The Velvet Underground, a seminal New York City rock band, sued Andy Warhol's management foundation Wednesday over use of the iconic banana logo the late pop artist created for the cover of their 1967 debut album.

The band's founding members, Lou Reed and John Cale, filed a trademark infringement suit in federal court in New York accusing the Andy Warhol Foundation for the Visual Arts of licensing the banana logo for use on smartphone cases and other merchandise.

Warhol created the logo -- a banana with black streaks against a white background with the words Peel Slowly and See by the stem -- with an image already in the public domain. Warhol, who managed the Velvet Underground and hired them as his studio's in-house band, was paid for the album design but had failed to copyright the piece, according to the suit.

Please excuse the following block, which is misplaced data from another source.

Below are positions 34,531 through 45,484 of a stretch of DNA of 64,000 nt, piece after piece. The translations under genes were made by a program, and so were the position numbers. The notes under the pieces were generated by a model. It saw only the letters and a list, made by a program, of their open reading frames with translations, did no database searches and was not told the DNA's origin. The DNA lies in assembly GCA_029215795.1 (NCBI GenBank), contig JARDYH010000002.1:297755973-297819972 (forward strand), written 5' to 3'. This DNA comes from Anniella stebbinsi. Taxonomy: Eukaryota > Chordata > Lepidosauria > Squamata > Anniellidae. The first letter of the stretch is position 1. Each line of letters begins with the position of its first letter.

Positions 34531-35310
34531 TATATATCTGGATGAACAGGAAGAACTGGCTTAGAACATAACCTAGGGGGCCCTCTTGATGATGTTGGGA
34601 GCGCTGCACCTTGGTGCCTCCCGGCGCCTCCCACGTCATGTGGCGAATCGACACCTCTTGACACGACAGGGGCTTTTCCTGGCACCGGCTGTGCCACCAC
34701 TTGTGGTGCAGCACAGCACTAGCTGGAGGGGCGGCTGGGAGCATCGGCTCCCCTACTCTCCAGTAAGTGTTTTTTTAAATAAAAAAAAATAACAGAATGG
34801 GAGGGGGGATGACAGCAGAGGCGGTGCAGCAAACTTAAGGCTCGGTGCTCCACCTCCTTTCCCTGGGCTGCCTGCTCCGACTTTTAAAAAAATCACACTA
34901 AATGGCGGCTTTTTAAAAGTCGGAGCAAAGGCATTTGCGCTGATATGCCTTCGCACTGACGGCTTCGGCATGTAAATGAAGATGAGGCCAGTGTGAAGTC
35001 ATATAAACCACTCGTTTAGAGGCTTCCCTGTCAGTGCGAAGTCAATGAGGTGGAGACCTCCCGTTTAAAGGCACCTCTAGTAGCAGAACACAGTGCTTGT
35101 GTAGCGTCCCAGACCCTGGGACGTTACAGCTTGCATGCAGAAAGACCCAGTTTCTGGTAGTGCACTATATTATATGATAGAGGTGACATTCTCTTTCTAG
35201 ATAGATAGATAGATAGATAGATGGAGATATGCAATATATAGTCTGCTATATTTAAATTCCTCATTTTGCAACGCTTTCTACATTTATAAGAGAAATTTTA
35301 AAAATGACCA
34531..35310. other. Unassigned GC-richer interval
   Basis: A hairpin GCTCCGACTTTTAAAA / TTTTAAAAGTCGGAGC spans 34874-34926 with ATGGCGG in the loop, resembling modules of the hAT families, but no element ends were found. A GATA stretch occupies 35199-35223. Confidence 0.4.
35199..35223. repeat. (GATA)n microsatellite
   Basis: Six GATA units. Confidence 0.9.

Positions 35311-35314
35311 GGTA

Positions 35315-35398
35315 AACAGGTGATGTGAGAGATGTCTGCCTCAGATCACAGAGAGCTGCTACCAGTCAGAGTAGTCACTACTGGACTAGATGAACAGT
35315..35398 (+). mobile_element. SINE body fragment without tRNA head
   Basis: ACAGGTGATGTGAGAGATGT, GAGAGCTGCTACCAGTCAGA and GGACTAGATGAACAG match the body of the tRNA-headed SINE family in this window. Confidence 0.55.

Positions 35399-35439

Reed and Cale say the banana logo has become an instantly recognizable symbol of the Velvet Underground and has become the band's trademark. The Warhol Foundation, formed after Warhol's death in 1987, did not immediately return request for comment.

It is not merely the graphic reproduction by Andy Warhol of a piece of fruit: it is the 'iconic' VU banana, the suit said.